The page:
I hope that helps.
It does. Thanks for being polite and patient. :)

You are right! I don't know how they speak on the Åland Islands, but I, who live near Gothenburg, less than 100 miles from Skåne, can hardly understand them. Though, most Swedish people would understand me, but they'd think I have a funny dialect.

Imagining a farmer from Alabama trying to speak to an English gentleman makes me smile. :)
 

iDharma

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You are right! I don't know how they speak on the Åland Islands, but I, who live near Gothenburg, less than 100 miles from Skåne, can hardly understand them. Though, most Swedish people would understand me, but they'd think I have a funny dialect.:)

My husband's family is from Denmark (Slagelse, in Sjelland). I am told that standard Danish and standard Swedish are close enough that Danes from Sjelland and Swedes from Malmö can understand each other. Which makes me think that Swedish and Danish are perhaps really dialects as opposed to their own languages :D
 
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Alling

Alling

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My husband's family is from Denmark (Slagelse, in Sjelland). I am told that standard Danish and standard Swedish are close enough that Danes from Sjelland and Swedes from Malmö can understand each other. Which makes me think that Swedish and Danish are perhaps really dialects as opposed to their own languages :D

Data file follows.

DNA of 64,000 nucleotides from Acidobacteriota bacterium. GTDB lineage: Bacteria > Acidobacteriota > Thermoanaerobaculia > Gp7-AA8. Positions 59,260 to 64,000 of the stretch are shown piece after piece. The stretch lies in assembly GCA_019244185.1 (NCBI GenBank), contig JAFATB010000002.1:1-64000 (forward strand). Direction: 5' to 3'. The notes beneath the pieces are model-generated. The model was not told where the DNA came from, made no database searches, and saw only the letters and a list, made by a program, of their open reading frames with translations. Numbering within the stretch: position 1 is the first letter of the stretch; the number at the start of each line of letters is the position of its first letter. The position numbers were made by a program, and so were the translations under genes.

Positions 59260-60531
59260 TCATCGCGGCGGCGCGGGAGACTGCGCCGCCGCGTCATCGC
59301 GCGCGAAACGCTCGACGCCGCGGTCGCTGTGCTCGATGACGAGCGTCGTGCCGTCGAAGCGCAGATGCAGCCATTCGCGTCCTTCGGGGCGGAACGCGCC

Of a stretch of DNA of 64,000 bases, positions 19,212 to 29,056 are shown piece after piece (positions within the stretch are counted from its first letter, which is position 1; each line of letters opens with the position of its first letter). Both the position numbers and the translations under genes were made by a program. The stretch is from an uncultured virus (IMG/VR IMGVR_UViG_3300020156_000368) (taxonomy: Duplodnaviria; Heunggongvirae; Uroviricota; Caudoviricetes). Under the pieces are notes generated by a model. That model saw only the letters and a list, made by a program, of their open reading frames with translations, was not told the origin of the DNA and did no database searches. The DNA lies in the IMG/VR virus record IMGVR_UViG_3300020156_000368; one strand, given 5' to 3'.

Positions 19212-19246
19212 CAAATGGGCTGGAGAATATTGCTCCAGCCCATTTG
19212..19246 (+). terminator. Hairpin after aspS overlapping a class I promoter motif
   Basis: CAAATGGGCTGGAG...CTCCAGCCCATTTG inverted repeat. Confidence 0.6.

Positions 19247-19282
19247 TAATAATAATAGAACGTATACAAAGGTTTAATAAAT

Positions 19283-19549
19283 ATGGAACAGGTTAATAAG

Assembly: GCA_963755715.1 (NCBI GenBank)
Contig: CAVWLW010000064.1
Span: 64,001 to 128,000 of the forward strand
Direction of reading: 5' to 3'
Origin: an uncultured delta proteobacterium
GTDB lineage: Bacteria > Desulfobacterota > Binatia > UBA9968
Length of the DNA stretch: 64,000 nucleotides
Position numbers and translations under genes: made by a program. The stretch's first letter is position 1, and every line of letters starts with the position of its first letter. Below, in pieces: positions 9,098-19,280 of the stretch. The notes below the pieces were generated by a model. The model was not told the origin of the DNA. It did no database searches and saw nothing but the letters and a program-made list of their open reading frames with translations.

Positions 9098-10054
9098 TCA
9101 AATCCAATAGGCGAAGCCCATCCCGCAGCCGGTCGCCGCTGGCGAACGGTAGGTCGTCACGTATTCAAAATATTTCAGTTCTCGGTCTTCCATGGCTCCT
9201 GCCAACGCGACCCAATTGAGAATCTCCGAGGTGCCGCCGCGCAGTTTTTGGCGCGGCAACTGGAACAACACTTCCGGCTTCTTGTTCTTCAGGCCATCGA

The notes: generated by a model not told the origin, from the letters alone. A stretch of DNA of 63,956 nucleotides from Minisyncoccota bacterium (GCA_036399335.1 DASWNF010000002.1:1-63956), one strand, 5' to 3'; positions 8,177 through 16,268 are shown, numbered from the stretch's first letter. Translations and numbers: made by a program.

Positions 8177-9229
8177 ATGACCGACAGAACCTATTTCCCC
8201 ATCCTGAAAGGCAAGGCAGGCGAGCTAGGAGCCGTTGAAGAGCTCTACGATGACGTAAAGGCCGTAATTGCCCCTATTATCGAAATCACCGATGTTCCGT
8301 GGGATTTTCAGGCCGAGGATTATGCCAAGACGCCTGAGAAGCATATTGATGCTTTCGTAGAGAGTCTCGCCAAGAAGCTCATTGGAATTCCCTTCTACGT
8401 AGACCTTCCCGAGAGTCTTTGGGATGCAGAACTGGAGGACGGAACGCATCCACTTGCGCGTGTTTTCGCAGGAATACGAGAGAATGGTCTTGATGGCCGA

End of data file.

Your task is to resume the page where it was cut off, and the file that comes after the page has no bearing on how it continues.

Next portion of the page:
Well ... standard Danish and standard Swedish are not the same. I can understand written Danish, but spoken Danish is like "bluewblawbler" to me. Danes understand Swedish better than Swedish understand Danish, I can tell you for sure. In Sweden we use to pull jokes like "Danish is when you try to speak Swedish with porridge in your mouth."

But you're right about one thing: Swedes from Malmö (in Skåne) understand Danish. Skånska (Swedish dialect spoken in Skåne) is closely related to Danish, as Skåne has been ruled by Denmark for several centuries.
 

iPadCharlie

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You know they say that if we had not won the revolution in 1776, we would all be speaking English right now!